Jamaica Kincaid depicts an instructional survival guiding theme in “Girl,” about a mother giving essential advice to the daughter about very critical life issues. The advice consists of how to do many domestic acts such as Antiguan dishes, being a respectable young lady and many small suggestions to not have a ruined reputation amongst the society the young girl is living in. Throughout the short story uses symbolism to emphasize the theme entirely so the girl learns to behave and be pure in front of others who watch her every move. Moreover, the mother in this short story advises her daughter by telling her how to make certain foods. In many instances the mother does not hesitate to tell the daughter how and where to grow the vegetables needed for the dishes in which the daughter must learn to make.
Mama doesn’t work, what she does is butcher hogs and milk cows. “I used to love to milk till I was hoofed in the side” (Walker, 316, 13). Mama is also the narrator of this story. Mama sticks more into religion and is more traditional than her two daughters, mama thinks that Dee is a failure in life and she sees that the way Dee acts she is rejecting her families tradition.
Like Water for Chocolate’s author, Esquivel, depicts Mama Elena as a strong, independent woman who does not bother with things she deems insignificant. This translates to the reader through the decisions
In “The Field of Life and Death”, Xiao Hong uses the characters’ suffering and symbolism to demonstrate the breaking of traditional male and female roles. As Howard Goldblatt mentions in the translator’s introduction, “the villages’ fatalistic attitudes and repeated mention of the four distresses (birth, old age, sickness, and death) are unquestionable” (xiii), Xiao Hong represents these distresses with the main female characters without reservation in the process of childbirth, aging, disease, and death. Through childbirth, men shrink from responsibility 1. Childbirth and responsibly 2. Old Age and 3.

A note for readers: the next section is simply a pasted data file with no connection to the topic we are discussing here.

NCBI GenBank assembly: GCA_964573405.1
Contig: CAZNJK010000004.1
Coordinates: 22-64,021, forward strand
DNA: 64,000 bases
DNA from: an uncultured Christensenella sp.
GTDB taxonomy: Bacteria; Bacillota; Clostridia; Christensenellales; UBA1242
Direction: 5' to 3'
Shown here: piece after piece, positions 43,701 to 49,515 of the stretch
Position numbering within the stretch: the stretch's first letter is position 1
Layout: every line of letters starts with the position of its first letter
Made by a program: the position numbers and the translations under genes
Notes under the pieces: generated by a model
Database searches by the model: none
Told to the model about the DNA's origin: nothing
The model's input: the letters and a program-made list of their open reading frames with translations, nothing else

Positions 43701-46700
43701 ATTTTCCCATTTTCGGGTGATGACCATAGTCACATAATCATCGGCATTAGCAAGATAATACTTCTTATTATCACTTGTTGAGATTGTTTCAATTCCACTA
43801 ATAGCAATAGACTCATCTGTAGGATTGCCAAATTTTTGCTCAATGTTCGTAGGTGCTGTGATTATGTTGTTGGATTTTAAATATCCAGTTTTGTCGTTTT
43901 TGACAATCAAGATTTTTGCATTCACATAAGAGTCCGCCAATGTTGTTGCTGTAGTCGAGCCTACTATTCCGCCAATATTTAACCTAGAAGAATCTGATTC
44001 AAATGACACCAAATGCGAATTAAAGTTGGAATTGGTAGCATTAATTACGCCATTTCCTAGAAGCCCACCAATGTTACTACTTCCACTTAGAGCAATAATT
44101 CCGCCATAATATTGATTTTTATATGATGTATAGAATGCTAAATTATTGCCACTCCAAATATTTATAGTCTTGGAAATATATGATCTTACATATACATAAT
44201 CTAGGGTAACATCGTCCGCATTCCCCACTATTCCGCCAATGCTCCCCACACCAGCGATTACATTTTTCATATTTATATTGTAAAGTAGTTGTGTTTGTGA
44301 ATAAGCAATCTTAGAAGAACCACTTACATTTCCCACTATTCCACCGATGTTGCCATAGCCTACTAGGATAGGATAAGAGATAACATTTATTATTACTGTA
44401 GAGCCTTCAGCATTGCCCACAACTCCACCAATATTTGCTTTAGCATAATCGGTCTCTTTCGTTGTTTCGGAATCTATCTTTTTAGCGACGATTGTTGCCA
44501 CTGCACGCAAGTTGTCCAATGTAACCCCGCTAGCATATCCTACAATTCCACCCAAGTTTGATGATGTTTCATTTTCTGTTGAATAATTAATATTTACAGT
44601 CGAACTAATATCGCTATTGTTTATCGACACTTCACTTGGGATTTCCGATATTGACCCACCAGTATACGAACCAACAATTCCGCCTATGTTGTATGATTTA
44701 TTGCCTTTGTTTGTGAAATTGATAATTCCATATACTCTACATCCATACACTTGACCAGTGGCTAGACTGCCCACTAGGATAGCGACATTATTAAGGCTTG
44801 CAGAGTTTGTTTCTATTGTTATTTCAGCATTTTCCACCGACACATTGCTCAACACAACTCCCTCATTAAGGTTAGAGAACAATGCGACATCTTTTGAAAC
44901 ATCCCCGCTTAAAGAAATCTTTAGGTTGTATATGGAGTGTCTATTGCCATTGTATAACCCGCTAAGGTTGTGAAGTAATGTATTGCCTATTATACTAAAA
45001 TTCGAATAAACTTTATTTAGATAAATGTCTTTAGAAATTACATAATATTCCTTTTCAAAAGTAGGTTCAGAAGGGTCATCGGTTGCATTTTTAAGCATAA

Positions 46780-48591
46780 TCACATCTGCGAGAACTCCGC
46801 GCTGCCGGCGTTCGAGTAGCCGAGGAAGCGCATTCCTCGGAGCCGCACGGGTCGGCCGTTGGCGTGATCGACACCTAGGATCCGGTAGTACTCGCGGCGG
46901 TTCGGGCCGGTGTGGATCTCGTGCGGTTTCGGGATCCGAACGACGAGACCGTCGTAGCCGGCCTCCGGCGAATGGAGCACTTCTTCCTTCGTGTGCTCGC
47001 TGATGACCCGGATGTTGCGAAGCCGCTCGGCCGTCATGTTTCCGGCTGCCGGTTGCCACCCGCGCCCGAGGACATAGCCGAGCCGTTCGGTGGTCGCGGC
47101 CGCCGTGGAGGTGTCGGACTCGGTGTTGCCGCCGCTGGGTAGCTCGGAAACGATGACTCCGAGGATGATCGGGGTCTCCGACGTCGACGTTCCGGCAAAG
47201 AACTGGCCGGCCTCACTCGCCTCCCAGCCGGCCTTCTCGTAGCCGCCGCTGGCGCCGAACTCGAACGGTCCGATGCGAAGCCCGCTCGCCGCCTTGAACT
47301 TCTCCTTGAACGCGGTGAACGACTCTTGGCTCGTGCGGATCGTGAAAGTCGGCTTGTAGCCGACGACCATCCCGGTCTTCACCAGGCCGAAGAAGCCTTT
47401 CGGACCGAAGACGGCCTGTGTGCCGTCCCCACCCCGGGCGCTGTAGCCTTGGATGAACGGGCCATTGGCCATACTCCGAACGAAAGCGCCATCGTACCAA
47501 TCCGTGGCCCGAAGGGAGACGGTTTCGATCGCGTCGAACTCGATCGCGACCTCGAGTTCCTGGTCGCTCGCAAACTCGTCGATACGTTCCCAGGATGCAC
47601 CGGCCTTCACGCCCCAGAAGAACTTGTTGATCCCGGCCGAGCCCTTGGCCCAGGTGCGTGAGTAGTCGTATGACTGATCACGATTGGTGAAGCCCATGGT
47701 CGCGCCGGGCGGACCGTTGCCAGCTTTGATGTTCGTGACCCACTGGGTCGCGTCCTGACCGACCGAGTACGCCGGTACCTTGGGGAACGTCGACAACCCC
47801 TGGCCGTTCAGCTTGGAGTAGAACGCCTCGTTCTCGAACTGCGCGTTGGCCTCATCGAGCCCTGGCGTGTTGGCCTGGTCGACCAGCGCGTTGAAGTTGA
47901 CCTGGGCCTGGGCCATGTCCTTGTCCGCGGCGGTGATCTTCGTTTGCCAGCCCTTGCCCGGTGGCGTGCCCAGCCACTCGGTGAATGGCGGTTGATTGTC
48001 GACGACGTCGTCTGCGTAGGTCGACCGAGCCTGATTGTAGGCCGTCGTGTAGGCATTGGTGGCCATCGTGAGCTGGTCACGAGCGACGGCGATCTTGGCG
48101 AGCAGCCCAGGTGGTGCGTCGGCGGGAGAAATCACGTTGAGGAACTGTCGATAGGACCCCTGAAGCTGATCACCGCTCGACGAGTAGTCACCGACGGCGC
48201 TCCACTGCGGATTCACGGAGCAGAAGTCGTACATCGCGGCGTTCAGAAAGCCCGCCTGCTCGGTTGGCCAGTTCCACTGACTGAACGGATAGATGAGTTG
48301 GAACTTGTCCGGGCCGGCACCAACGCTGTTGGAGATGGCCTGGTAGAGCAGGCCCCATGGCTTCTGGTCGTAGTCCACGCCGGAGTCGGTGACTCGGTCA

Savannah Nolting Mrs. Love Hilliard Multicultural Literature and Film 30 September 2016 The difficult times a family might face Have you ever thought about how some people might see you different because of your race, or traditions?. In the film titled What’s Cooking by Gurinder Chadha, it focuses on four families which include the Seeing, Avila, Nguyen, and that Williams family that teaches us about forgiveness, tolerance, and moving on. The Avila family includes Javier (father) , Elizabeth (mother) , Gina (daughter) , and also Anthoney (son). The Seeing family includes Ruth (mother) , Herb (father) , Rachel (daughter) , Carla (girlfriend) , and Aunt Bea (aunt).